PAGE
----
The Board reaffirms this approach, subject to the following caveat. Deciding any fact at issue by applying the above standard requires making a choice as to which one of the two contradictory propositions espoused by the parties is more likely to be true, since two contradictory propositions cannot, in logic and therefore in law, be either true or false. In judging the truth or falsity of either, regard must be had to the nature, content and likely source of the evidence that is available and can be adduced by the parties.

Generally speaking, in cases not involving the issue of prior public use, both parties are able to obtain and to adduce the evidence upon which their respective case rests. By contrast, in the majority of prior public use cases practically all the evidence in support of an alleged prior public use lies within the power and knowledge of the opponent, so the patentee seldom has any ready, or indeed any access to it at all. All he can, in practice, do is to challenge that evidence by pointing out any inconsistencies contained in it or to draw attention to any gaps in the chain of commercial transactions that needs to be established by the opponent in order to succeed on this ground.

In consequence, an opponent must prove his case up to the hilt, for little if any evidence will be available to the patentee to establish the contradictory proposition that no prior public use had taken place.

In February 2003, Board 3.5.01 issued decision T 55/01 where it found an exception to the exception:
[4.1] […] It is true that, in cases where only one party has access to information about an alleged public prior use, the case law has tended towards expecting that the public prior use be proved beyond any reasonable doubt (“up to the hilt”), answering the typical questions “What?”, “When?”, “Where?”, “How?” and “To whom?”, since the other party was reduced to merely pointing out inconsistencies or gaps in the chain of evidence; see T 472/92 [3.1]. The case law has however taken into account that cases of mass-produced consumer goods which are widely advertised and offered for sale to customers who often remain anonymous may require different treatment; see T 241/99 [4.2]. Indeed, to demand a complete chain of proof in such cases would make it unreasonably complicated for a party to successfully rely on a sale or an offer for sale to prove public availability. […]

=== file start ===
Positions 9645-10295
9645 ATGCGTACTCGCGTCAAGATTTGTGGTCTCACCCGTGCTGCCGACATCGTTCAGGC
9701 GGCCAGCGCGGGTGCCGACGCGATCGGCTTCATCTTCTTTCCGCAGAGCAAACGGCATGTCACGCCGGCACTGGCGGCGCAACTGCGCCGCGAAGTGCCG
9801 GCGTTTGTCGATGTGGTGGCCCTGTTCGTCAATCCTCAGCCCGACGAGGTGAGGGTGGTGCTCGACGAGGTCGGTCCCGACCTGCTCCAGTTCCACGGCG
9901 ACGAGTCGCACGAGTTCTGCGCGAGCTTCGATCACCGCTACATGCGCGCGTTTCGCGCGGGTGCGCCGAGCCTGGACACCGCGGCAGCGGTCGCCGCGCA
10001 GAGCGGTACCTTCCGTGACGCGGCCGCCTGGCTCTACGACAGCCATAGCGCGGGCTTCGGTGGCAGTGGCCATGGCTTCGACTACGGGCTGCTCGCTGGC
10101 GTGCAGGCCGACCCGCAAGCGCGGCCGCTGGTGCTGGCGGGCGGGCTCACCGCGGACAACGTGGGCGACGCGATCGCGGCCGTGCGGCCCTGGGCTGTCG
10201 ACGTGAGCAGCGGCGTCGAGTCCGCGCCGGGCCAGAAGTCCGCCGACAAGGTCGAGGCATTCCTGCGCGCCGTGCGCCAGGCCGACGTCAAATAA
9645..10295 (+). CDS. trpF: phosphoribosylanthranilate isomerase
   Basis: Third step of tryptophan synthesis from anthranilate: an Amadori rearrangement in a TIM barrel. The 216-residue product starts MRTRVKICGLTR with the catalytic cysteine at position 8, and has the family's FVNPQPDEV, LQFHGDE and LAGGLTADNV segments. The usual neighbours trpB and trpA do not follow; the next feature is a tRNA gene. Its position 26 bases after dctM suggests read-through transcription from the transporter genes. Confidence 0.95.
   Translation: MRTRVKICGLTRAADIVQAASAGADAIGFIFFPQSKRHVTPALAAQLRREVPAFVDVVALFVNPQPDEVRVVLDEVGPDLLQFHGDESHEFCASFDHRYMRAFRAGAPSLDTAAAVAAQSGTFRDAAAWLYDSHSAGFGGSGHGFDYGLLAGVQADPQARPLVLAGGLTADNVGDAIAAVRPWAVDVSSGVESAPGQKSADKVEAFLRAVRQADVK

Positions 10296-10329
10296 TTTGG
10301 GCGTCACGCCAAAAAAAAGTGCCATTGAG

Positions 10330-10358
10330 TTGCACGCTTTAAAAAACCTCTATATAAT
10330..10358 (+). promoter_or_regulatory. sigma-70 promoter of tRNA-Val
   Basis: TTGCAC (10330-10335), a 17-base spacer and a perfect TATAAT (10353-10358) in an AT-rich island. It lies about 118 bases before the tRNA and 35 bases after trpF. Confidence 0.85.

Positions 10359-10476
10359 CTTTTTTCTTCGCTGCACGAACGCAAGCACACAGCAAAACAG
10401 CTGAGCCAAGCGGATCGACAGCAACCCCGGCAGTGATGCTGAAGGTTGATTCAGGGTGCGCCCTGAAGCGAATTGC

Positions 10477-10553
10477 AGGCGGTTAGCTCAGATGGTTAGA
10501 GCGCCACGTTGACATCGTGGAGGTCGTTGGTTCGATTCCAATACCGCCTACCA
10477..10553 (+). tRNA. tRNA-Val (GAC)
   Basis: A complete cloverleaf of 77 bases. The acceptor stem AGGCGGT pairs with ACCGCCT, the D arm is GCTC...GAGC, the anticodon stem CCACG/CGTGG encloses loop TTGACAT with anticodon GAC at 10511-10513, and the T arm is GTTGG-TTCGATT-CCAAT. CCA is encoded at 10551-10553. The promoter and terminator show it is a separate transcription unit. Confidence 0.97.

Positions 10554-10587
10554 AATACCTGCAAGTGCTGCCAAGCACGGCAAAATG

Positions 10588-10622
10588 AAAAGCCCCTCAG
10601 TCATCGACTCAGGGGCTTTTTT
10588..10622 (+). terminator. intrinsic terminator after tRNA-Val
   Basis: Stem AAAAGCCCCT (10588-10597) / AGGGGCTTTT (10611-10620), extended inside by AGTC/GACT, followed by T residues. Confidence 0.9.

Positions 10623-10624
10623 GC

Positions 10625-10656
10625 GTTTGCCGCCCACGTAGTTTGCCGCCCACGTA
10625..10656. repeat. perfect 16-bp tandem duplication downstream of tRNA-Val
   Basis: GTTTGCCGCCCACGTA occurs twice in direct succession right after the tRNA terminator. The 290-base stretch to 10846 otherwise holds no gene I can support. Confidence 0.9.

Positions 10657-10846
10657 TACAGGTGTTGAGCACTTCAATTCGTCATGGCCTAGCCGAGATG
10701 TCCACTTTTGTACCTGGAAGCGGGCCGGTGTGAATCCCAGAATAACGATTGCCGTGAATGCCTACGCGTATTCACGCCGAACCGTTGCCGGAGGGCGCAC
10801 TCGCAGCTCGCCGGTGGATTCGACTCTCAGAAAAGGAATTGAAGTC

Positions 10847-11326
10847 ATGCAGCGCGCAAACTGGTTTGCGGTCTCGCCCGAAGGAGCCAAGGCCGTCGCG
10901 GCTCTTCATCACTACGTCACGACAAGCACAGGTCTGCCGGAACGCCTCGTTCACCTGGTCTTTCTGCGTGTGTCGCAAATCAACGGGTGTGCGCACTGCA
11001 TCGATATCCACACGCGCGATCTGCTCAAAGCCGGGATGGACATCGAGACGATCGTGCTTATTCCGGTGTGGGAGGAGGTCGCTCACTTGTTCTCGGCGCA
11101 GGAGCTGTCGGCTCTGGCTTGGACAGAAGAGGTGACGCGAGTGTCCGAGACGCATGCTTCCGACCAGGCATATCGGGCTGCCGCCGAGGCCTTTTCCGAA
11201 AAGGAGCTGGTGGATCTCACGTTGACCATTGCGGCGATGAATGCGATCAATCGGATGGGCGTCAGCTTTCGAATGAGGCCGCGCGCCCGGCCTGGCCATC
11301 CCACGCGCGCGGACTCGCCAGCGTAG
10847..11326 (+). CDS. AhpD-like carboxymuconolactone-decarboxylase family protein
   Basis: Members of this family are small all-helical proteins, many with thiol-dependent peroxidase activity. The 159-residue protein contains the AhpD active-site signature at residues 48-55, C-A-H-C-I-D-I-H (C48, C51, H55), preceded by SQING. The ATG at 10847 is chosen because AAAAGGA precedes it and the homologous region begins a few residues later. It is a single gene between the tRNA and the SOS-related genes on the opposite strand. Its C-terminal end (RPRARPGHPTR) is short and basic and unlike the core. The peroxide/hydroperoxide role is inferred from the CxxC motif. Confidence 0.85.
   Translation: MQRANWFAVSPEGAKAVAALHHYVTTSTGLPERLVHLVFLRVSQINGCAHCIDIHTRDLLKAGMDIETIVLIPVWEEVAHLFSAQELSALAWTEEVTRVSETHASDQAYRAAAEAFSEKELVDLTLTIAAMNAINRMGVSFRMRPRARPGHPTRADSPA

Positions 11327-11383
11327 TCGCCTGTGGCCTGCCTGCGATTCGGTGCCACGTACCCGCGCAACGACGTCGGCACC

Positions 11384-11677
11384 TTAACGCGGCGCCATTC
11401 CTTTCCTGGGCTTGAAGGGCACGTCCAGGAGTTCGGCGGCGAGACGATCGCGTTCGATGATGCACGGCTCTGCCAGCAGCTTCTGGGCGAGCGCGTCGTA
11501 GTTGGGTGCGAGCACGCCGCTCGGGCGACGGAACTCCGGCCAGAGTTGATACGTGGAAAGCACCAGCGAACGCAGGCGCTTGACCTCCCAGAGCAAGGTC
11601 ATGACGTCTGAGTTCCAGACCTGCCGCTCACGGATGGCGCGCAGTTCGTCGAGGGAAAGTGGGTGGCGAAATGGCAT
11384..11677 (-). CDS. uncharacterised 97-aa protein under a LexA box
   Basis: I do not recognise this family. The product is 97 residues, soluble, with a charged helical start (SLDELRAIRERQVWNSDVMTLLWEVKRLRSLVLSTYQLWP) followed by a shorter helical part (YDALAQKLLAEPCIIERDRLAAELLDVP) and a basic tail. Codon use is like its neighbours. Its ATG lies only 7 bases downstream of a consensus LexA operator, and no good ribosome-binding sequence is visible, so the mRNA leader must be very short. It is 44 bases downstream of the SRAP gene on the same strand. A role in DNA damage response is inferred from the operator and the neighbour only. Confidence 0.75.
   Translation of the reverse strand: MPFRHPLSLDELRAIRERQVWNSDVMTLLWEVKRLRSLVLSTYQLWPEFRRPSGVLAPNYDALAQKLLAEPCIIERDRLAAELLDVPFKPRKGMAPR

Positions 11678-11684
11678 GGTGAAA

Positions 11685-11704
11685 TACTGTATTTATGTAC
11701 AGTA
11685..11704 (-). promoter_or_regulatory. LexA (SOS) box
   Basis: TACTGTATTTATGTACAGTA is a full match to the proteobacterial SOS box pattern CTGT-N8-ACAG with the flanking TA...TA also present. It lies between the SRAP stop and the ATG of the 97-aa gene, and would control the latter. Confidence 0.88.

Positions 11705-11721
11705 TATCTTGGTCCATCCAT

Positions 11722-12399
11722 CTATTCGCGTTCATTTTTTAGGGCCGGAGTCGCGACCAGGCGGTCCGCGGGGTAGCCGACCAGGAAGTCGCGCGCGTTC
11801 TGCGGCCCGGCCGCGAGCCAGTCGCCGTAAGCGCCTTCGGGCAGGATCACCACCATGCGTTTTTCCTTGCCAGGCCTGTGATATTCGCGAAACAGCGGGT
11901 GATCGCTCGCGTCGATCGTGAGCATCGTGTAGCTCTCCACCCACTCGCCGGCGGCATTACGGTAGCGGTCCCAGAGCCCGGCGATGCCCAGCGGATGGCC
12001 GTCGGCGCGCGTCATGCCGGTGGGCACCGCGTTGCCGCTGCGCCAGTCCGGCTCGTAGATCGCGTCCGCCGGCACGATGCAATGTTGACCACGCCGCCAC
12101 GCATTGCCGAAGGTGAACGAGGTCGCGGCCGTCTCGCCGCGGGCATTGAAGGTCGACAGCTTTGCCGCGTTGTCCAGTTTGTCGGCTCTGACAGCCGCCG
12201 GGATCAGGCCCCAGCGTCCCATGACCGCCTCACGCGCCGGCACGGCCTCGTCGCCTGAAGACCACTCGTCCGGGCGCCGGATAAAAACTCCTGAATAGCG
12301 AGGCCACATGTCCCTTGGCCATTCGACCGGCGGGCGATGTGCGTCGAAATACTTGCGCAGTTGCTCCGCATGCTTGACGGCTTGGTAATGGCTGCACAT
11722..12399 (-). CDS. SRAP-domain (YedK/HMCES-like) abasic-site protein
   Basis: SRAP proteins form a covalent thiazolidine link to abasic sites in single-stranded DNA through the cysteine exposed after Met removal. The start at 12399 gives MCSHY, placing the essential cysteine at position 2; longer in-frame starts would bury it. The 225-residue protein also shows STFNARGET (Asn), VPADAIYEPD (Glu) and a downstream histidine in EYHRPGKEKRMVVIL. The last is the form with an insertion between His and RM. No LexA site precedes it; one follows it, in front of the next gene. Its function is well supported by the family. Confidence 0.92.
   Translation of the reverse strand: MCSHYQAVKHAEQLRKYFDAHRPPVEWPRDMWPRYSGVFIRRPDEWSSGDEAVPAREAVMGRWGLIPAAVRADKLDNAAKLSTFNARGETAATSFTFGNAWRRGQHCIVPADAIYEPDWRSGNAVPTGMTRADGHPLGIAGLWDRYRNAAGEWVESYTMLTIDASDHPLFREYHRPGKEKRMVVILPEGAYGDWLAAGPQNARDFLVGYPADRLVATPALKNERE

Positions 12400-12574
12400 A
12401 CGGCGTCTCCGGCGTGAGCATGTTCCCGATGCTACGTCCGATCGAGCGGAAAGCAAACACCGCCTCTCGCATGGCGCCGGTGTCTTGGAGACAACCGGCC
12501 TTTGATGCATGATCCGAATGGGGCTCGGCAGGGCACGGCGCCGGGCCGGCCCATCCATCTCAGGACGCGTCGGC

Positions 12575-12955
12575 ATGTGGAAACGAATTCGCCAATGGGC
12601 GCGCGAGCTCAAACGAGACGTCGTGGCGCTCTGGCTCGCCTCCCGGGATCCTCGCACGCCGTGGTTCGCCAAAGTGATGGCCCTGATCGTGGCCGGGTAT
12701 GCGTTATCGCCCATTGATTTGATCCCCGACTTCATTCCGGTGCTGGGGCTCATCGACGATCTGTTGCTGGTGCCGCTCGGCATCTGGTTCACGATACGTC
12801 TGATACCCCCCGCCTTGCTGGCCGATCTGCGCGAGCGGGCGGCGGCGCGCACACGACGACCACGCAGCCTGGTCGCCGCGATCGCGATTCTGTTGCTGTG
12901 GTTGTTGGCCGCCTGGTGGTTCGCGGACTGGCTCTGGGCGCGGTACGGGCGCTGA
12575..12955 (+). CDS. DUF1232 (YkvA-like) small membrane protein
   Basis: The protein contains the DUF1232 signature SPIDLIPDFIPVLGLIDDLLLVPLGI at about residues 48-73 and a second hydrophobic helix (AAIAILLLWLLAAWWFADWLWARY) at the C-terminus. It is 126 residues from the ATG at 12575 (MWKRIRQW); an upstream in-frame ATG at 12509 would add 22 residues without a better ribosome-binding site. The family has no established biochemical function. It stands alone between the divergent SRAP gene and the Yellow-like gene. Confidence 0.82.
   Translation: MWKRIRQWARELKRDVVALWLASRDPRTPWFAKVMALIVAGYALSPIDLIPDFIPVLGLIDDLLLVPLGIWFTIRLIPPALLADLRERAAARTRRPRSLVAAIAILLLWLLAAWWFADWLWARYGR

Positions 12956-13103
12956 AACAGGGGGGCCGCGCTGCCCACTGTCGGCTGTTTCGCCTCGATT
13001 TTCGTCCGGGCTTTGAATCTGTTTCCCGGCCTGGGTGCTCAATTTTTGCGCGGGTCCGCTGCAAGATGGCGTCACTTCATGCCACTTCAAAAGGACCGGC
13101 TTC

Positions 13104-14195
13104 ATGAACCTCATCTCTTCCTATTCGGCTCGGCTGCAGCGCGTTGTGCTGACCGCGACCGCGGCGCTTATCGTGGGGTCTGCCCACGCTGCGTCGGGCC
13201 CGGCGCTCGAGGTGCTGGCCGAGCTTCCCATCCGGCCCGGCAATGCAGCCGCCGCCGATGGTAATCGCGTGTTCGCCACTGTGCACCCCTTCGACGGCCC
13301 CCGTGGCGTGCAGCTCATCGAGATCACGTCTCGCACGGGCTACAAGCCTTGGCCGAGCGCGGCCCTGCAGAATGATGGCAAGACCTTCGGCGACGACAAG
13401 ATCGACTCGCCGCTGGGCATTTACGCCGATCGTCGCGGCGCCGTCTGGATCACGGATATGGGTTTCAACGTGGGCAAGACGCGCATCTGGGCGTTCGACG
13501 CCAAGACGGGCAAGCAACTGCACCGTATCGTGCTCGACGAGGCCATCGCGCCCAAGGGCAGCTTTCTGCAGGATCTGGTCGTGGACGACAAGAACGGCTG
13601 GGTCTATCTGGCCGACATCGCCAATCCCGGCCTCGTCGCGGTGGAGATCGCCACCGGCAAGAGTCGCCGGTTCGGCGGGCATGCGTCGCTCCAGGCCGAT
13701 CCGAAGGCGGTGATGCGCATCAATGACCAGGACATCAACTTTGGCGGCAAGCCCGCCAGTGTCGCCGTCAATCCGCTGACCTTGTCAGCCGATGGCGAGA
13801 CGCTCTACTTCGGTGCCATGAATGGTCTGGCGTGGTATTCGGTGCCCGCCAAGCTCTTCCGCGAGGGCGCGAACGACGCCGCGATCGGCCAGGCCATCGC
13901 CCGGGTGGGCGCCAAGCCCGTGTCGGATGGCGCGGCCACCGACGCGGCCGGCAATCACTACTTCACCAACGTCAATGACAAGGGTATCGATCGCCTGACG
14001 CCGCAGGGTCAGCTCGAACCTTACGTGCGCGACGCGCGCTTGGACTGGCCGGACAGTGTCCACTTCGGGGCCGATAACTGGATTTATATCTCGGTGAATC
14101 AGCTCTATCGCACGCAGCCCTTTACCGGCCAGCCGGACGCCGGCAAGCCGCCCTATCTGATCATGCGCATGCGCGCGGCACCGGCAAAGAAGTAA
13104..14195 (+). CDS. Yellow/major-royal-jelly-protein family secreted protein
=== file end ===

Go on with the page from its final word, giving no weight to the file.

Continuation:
I’ve had a look at T 241/99 (December 6, 2001; Board 3.5.2 ; in German). Here is my translation of the most relevant paragraphs:
[4.1] As correctly noted by opponent 02, according to the case law, one single proven sale is sufficient for making the sold object available to the public (T 482/89 [3]).

However, the Board is of the opinion that in such a case the requirements of R 55 c) [EPC 1973] would only be complied with if the name and the address of the single buyer were given within the time limit for filing an opposition. The Board does not see any difference between the indication “client X” and the absence of any indication with respect to the client.

[4.2] [Opponent] 02 insisted that the situation was to be assessed differently when there were sales to a plurality of clients, as in the present case. It is indisputable that sales on a market place or over the counter are to be assessed differently as regards the indication of facts and evidence than the case of a single sale; however, the Board is of the opinion that the present case does not belong to this kind of sale of bulk goods (Massenware) to anonymous clients. […]
If I understand things correctly, this obiter dictum from T 241/99 does not contradict T 472/92. It does not say that in a case where all the evidence in support of an alleged prior public use of bulk goods lies within the power and knowledge of the opponent, the balance of probabilities should be applied, but that the indication of facts and evidence should be assessed differently. When putting together T 472/92 and T 241/99, I would come to the conclusion that the standard of proof is still “up to the hilt” but that “up to the hilt” can mean something different when mass sales are considered. To be more precise, in order to establish beyond reasonable doubt that such a sale has taken place, you would not have to provide the names of the buyers, but other evidence as to the reality of the sale would do. Therefore, I am not sure that T 55/01 has really drawn the right conclusion from T 241/99.

Of course, there is much more case law out there and the doctrine of the Boards is not as clear-cut as might appear from this presentation. Your personal conclusions might also differ from mine. Be that as it may, I think these three decisions are well worth reading again.


kimiko said...

I really like the idea of posting key decisions for the practise!!!

Manolis said...

I liked the remark of the board:
"Since two contradictory propositions cannot, in logic and therefore in law , be either true or false."
This assumption that law always follows logic....;-)

Anonymous said...

I have decided to follow a suggestion that a member of the Boards has made to me not long ago.

Reminds me of an old joke...

A good lawyer knows the law.

A great lawyer knows the judge.

SCNR! ;-)